INTRODUCTION: Pediatric end of life (EOL) care skills are a high acuity, low occurrence skill set required by pediatric clinicians. Gaps in education and competence for this specialized care can lead to suboptimal patient care and clinician distress when caring for dying patients and their families.
METHODS: A half-day workshop using a deliberate practice approach was designed by an inter-professional workgroup including bereaved parent consultants. Pediatric fellows (neonatal-perinatal medicine, critical care, hematology oncology, blood and marrow transplant) and advanced practice providers learned and practiced EOL skills in a safe simulation environment with instruction from interprofessional facilitators and standardized patients. Participant perceived competence (self-efficacy) was measured before, immediately-post, and 3 months post workshop.
RESULTS: There were 28 first-time (of 34 total) participants in 4 pilot workshops. Participants reported significantly increased self-efficacy post-workshop for 6 of 9 ratings, which was sustained 3 months afterwards. Most (92%, n=22 of 24 respondents) reported incorporating the workshop training into clinical practice at 3-month follow-up.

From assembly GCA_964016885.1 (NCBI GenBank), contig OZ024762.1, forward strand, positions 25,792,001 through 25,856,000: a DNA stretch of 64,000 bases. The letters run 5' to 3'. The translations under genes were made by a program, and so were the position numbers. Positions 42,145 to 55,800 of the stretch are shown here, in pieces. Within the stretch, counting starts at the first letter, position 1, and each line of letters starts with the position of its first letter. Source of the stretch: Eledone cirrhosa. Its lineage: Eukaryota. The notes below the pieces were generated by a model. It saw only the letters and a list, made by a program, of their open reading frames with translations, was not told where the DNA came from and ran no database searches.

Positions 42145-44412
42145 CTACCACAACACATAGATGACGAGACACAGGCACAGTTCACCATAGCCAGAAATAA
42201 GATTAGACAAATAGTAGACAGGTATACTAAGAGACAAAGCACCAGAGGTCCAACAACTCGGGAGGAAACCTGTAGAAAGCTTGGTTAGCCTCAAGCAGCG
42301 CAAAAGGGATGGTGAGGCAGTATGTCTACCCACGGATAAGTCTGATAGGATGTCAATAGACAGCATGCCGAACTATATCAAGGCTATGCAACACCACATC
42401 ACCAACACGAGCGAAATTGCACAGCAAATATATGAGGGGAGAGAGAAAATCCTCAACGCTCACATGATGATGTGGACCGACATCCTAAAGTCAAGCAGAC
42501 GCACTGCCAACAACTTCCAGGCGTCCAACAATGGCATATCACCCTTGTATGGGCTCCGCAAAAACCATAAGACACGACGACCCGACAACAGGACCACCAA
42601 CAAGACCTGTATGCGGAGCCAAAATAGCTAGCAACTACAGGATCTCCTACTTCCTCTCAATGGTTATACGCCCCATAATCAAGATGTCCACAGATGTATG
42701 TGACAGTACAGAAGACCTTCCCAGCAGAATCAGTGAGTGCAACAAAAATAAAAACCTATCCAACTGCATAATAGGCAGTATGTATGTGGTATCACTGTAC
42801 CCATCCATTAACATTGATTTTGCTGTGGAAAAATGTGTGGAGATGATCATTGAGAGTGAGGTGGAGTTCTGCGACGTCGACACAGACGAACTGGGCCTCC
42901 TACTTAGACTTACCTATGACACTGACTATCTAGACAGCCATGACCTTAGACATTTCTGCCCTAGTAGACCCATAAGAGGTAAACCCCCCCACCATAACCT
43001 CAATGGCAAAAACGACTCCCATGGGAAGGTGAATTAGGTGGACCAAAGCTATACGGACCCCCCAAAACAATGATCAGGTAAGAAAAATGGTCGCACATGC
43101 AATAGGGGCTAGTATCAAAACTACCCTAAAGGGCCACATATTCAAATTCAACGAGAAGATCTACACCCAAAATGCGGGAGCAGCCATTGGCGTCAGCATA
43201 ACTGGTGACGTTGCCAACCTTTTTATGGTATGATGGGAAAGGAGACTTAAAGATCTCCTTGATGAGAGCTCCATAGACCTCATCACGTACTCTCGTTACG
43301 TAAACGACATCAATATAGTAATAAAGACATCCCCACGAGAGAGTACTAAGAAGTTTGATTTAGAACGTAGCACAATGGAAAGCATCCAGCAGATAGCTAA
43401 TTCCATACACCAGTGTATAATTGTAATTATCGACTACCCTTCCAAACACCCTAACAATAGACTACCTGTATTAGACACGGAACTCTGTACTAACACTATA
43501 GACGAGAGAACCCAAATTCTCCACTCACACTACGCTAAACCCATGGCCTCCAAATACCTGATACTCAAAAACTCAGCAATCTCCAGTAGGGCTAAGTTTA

CONCLUSIONS: With early success of the pilot workshops, future iterative work includes expanding workshops to earlier, interprofessional learners and collecting validity evidence for a competency-based performance checklist tool. A project website (https://z.umn.edu/PECS) was developed for local and collaborative efforts. 1.
Bibliographical noteFunding Information:
The authors wish to acknowledge the support of the M Simulation staff, faculty facilitators, bereaved parent consultants and standardized patients without whom the workshop would not be possible. We are grateful for the engagement of all the participants. We wish to also acknowledge the EOL educational work of the CS Mott Children's Hospital PPC Team,21 which provided inspiration for our work. Finally, we wish to acknowledge our patients who have died, and their families, for whom we dedicate these educational endeavors.
The workshops were partially supported by the Zoya Palliative Care Memorial Fund (University of Minnesota Foundation) and an Assistant Professor Startup grant (to Johannah Scheurer, University of Minnesota Medical School). Neither funding source was involved in the project design, collection, analysis, or interpretation of data, in the writing of the report, nor in the decision to submit the report for publication.
© 2022 Academic Pediatric Association
- deliberate practice, end-of-life
- pediatric fellow, pediatrics
PubMed: MeSH publication types
- Journal Article